Published at Wednesday, June 13th 2018. by Kurt in Daybeds.
Their Design and Use. One of the main ways that modern daybeds different from what we might see today is in their construction. Metal daybeds were unheard of and therefore most were wood daybeds. Even the best mattresses were made up of cushions and draperies, which were added to the construction of the rope bed. During the 900`s through the 1700`s, it was more common to find long wooden chest and rope beds. All of those cushions would have made them very expensive and therefore it was less common for these pieces of "modern" bedroom furniture to be prominent in a home.
From the beginning of the 1700`s to the middle part of the 1800`s the daybed frame began to take on a more elegant design. They were given names like "a duchesse brisee", "chair `a duchesse", "sofa da reposo" and the "kangaroo` day-bed". Some of these were adorned with beautiful drapes and made to look elegant while others were plain and simple. From the mid 1800`s to the first part of the nineteenth century daybeds were used mainly as a place to sit and rest or to lie down for a short period of time. They took on a variety of different styles throughout this era. They ranged from hard flat surfaces to daybed frames with cushions placed on top to increase the comfort level. By the end of the late nineteenth century, designers began experimenting even more and many unusual designs were made. Some were practical and useful while others were not.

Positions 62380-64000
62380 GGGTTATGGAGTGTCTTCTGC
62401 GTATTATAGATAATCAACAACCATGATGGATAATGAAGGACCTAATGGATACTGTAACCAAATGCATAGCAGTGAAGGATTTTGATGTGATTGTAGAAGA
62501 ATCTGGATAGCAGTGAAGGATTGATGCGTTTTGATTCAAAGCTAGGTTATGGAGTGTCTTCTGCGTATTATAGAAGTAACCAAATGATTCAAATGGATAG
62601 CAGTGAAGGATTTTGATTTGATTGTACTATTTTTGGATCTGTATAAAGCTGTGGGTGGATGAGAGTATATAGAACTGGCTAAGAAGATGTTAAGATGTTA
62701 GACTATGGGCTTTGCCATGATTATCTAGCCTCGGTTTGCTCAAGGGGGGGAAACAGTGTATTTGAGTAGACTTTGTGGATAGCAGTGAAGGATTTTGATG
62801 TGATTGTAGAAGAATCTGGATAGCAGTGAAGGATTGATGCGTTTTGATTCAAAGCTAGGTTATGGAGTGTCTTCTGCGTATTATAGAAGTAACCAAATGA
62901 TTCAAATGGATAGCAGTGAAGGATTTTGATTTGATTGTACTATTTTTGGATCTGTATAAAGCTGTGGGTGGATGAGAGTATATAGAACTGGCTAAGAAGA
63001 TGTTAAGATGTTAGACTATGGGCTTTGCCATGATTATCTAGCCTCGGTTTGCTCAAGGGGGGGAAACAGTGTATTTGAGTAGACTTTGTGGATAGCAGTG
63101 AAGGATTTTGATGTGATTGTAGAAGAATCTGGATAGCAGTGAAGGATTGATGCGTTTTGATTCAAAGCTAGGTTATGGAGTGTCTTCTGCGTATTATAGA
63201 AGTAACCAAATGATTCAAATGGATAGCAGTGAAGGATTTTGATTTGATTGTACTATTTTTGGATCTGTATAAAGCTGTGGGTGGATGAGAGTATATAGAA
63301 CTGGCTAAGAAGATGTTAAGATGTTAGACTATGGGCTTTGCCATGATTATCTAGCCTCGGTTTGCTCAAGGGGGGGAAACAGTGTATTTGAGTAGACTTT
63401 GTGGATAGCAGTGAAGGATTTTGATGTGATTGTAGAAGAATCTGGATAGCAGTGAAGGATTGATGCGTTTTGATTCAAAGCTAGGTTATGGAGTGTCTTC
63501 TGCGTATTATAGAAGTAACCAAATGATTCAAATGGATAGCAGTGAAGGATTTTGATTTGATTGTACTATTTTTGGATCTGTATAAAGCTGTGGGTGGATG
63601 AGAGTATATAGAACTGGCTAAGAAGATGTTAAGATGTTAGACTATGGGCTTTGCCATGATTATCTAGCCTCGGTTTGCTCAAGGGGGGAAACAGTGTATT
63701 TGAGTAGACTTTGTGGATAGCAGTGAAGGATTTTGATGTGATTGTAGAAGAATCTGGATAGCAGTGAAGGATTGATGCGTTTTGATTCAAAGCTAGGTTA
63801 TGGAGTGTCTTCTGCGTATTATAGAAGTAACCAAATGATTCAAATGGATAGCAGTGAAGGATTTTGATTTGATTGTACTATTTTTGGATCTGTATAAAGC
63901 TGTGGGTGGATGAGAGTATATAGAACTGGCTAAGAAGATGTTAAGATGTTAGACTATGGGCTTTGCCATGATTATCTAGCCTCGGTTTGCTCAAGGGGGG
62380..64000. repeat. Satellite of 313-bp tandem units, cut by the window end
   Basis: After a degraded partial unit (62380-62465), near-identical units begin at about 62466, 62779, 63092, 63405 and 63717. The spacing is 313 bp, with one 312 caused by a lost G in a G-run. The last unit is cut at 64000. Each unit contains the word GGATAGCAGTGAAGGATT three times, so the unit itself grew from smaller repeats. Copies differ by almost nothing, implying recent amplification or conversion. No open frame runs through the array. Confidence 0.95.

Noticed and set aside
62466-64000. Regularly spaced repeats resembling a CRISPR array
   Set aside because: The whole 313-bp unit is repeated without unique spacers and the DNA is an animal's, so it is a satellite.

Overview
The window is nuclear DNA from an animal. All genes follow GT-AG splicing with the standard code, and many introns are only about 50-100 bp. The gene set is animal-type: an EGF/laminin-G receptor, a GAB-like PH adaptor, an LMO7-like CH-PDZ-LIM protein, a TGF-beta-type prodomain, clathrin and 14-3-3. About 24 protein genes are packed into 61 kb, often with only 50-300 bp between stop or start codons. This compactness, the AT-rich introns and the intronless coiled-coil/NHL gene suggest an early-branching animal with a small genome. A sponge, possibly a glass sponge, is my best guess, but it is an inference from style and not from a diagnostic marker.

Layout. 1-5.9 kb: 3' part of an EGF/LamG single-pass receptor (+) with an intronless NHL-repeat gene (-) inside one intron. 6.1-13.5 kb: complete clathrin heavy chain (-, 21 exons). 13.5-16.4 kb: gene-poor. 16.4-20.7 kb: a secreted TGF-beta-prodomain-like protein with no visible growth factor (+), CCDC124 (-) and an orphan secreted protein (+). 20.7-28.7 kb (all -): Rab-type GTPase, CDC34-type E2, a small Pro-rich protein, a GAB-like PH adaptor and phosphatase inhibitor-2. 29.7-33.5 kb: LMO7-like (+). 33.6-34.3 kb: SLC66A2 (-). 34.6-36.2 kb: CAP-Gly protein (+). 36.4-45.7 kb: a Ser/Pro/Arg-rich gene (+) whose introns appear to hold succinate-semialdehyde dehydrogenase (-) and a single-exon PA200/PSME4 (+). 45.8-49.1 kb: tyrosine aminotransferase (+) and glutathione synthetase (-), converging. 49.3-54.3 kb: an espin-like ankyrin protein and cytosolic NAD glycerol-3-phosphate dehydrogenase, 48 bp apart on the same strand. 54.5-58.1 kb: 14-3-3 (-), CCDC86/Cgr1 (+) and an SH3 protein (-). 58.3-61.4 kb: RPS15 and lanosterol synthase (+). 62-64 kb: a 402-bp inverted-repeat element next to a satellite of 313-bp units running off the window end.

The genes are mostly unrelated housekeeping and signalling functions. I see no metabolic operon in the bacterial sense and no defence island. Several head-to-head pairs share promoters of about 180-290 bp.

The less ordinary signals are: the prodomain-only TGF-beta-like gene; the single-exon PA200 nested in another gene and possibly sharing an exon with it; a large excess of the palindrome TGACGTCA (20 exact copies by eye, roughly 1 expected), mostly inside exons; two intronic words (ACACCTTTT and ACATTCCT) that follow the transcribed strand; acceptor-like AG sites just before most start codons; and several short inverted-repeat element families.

Modern Daybed - A Modern Look For Any Room. When searching or shopping for a daybed, we often do not realize the many styles that are now offered to us by manufacturers. Daybeds used to come in pretty basic styles and usually were of wooden construction and for the most part, quite boring in an architectural sense. The furniture industry has come a long way and continues to reinvent these practical yet stylish pieces of furniture.
From the 900`s to the 1700`s long wooden chest and rope beds were popular. The construction of the rope bed was simple but they were dressed up by using cushions and draperies that were very expensive. In the 1600`s the folding daybed frame was designed and adorned with cushions and curtains to dress them up. The French resting bed designed with six to eight legs was popular in the late 16th century along with the "drop arm" sofa. In the 17th century the "William and Mary" long chair was getting lots of attention.
Throughout Victorian times, what we know of contemporary daybeds were nonexistent. Rather, these beds were often wood daybeds, with limited comfort to them. However, the look and charm of these beds, and all of the layers of cushions and fine fabrics is something that has remained present throughout history. You will find modern elements to them today, including eco friendly mattress options and even upholstered headboards. Still, the look of them is very much still Victorian in many cases.
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